I am super excited about today’s video. Not because I think it’s a particularly stunning video, but because I’m stoked to share how easy and exciting this can be if you’re new to seed saving. I’ve been growing heirloom vegetables and have been saving and resowing their seeds for several years now and I can’t really describe how super cool it was the first time I harvested a tomato off a plant that I had planted from my own seed. Imagine the normal excitement you get when you see your little seedlings emerge. Now multiply that by ten! And not only that â€“ it’s a relatively easy process!
In today’s video, I’ll give you tips on saving tomato seeds,replanting garlic, and storing seeds in order to maximize their longivity. Exactly, what kinds of tips will you get? Tips like this one. Did you know it’s best to save seeds from the best, most early (if we’re talking tomatoes in Seattle) fruit? You can remember which one set first or started to ripen first by loosely tying a bow around the stem. That way, you won’t be tempted to eat it while you wait for it to ripen enough to save the seeds! (Ok, you may be tempted to eat it, but after watching today’s video, I think you’ll resist!)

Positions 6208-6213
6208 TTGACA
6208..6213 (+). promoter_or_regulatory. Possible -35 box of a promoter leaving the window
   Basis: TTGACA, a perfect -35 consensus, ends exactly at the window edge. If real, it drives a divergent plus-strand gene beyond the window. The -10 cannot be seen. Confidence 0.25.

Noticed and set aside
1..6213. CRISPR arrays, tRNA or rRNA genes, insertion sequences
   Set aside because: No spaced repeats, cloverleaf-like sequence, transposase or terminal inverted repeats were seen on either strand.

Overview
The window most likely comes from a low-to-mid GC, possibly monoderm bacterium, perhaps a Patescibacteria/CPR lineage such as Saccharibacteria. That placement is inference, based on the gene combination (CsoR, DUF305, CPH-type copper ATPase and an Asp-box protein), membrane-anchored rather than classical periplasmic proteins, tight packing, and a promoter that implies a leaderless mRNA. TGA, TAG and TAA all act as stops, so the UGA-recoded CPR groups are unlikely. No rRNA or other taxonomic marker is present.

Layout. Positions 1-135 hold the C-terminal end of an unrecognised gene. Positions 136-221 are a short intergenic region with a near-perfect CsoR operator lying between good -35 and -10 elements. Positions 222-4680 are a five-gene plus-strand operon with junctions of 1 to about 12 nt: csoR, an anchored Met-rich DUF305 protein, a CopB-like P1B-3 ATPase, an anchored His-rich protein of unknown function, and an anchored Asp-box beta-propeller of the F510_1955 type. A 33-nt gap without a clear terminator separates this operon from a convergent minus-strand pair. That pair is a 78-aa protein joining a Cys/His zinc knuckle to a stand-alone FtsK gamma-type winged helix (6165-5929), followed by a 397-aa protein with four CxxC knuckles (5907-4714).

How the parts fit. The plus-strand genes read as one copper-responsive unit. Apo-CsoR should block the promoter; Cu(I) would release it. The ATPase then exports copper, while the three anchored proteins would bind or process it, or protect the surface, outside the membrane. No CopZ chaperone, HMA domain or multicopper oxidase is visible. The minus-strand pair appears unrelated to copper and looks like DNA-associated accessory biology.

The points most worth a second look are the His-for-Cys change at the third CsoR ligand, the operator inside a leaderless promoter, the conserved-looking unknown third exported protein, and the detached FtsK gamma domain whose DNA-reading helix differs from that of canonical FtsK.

For more on seed saving, you really should check out this book, Edible Heirlooms: Heritage Vegetables for the Maritime Garden, by local seed saving expert, Bill Thorness.
I was lucky enough to catch a seed saving class he taught at Seattle Tilth one summer and have since been using his book as a guide. It’s a super handy resource that I would definitely recommend from experience!